Coney Beach Pleasure Park
|Owner||Patrick Evans jr.|
|Operating season||Easter to end October annually|
Coney Beach Pleasure Park is a small amusement park in Porthcawl, Mid Glamorgan, United Kingdom, in operation since 1920. Throughout its history, the park's period of operation is from Easter weekend of each year up until the final weekend of October. Originally built to entertain American troops returning from World War I the park was named as a tribute to the famous New York amusement park on Coney Island.
Constructed on the town's old ballast tip, the park's roots date back to April 1920, when a Figure Eight wooden roller coaster was relocated from West Glamorgan and initially operated from an old World War I aircraft hangar. This particular attraction continued to operate until July 1981, when it was dropped as part of an attempt to modernise the look of the park for contemporary audiences of the 1980s. Other attractions in the early days included a bandstand on the town green nearby, an outdoor and indoor skating rink, three cinemas, a Pierrot stage, and donkey and pony rides on the adjacent beach.
Another notable ride, the Water Chute (similar to the now defunct Vikingar at Pleasure Beach Blackpool (then named Blackpool Pleasure Beach), opened in 1932 and operated until 1995. This particular attraction was unique and it dominated the skyline nearest the beach.
In September 1939, following the outbreak of World War II, the park was temporarily closed for several years as the 15th battalion of the Welsh Regiment was based at the Coney Beach site; later on, the Belgian Brigade's armoured car division were also billeted there until the unit left Porthcawl in 1942.
Normal service was resumed in April 1946 after World War II came to an end.
Porthcawl had already been a popular holiday destination for locals in South Wales for many years, and the park attained modest popularity throughout the second half of the 1940s as the UK recovered from the after-effects of World War II. However, it was in the 1950s that the park experienced its first boom in popularity; events such as boxing matches, firework displays and aerial acrobat shows organised by the Royal Air Force drew in crowds of hundreds from all over Wales, and, as transport links improved further following the extension of the M4 motorway into South Wales in the 1960s and 1970s, Porthcawl experienced a dramatic rise in tourists visiting the area from all over the UK, and the park was one of the town's leading attractions. Further events, such as open air markets, circuses, and professional darts and snooker tournaments/exhibitions were staged. By the late 1980s, thousands of people visited the park from all over the world as more road and rail improvements in South Wales saw easier access from Cardiff Wales Airport.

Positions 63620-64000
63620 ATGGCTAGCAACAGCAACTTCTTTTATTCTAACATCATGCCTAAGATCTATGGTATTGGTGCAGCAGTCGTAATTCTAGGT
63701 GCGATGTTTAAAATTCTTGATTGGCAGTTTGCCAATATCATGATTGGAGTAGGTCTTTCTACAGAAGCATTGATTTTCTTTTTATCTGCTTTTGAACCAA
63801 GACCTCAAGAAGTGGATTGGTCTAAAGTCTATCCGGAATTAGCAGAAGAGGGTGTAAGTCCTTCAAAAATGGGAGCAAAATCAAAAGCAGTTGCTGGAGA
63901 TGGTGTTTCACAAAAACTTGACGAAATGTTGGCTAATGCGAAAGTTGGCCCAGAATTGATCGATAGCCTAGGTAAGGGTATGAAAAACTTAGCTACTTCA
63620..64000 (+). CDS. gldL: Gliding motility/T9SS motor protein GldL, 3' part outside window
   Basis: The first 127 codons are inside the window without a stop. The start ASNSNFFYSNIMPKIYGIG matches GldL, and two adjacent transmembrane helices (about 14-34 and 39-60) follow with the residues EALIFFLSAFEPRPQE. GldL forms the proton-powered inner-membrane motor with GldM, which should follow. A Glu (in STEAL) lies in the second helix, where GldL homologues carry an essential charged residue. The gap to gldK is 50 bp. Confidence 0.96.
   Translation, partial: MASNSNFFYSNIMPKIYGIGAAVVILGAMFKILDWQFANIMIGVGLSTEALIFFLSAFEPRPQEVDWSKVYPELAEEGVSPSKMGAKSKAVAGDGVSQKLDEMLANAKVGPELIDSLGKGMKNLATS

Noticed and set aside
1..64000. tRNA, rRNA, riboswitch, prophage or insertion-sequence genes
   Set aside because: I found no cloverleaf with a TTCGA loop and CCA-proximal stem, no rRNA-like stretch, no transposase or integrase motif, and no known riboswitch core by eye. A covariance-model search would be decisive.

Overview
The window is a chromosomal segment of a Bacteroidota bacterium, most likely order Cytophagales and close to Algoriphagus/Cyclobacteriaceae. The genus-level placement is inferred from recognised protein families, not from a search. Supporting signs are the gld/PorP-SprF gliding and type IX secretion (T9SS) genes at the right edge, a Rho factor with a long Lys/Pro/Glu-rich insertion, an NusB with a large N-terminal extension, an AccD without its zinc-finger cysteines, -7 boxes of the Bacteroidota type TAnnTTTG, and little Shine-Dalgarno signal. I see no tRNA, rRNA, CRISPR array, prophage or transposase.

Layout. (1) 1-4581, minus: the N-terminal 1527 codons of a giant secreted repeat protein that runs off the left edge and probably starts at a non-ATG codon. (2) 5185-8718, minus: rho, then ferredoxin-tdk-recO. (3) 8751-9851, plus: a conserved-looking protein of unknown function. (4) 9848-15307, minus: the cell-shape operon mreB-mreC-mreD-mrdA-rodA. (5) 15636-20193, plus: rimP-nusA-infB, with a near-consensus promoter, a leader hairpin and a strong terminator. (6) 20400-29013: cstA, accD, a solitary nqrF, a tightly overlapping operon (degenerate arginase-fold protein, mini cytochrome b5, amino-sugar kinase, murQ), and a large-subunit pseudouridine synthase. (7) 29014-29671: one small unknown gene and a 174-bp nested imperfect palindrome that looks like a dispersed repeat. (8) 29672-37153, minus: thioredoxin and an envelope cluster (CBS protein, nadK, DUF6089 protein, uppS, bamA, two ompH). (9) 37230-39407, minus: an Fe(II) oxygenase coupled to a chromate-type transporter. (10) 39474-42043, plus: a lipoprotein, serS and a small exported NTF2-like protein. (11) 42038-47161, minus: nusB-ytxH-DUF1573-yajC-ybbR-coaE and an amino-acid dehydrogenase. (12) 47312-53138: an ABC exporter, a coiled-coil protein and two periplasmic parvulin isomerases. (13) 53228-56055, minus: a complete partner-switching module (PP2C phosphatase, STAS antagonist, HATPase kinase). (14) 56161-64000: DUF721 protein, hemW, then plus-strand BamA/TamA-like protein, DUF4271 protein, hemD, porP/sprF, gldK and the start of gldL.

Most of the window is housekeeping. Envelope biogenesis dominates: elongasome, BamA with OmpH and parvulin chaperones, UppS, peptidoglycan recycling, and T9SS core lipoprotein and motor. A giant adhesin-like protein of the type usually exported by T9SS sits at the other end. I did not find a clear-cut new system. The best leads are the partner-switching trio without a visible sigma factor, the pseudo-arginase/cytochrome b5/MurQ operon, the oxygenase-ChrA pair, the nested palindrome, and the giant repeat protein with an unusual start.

The 1990s, however, saw a downturn in the park's fortunes. The Water Chute was closed in 1995 (but not demolished until 2000), mainly due to an accident where a gantry fell onto the track, which had occurred due to the high winds in April 1994 and caused a number of cars to be derailed, killing a young boy in the process; the stigma of the accident saw the numbers of people who used the ride to rapidly decline hence the demolition. This accident was the second in a chain of nine high profile incidents from 1994 onwards that led to repeated negative publicity for the park, in turn causing the number of visitors to drop sharply by 1998.
Despite the number of visitors steadily falling over the course of the 1990s, the park still continued to operate, and in 1999/2000 its well-publicised "New Millennium" and 80th Anniversary celebrations saw a brief uplift in the visitors to the park, as did its 85th Anniversary events in 2005; by close of business in October 2006 the park reportedly enjoyed its largest annual number of visitors since 1994. However, both resurgences in popularity proved short-lived, and the visiting figures never came close to reaching the heights of the late 1980s again.
By January 2007, following months of speculation, reports began appearing in the local press suggesting that the park would shortly be closed down permanently and demolished. Nevertheless, the park opened for business as usual at Easter 2007, and still continues to operate, celebrating its 90th birthday in 2010.
- Nessi - A small family sized roller coaster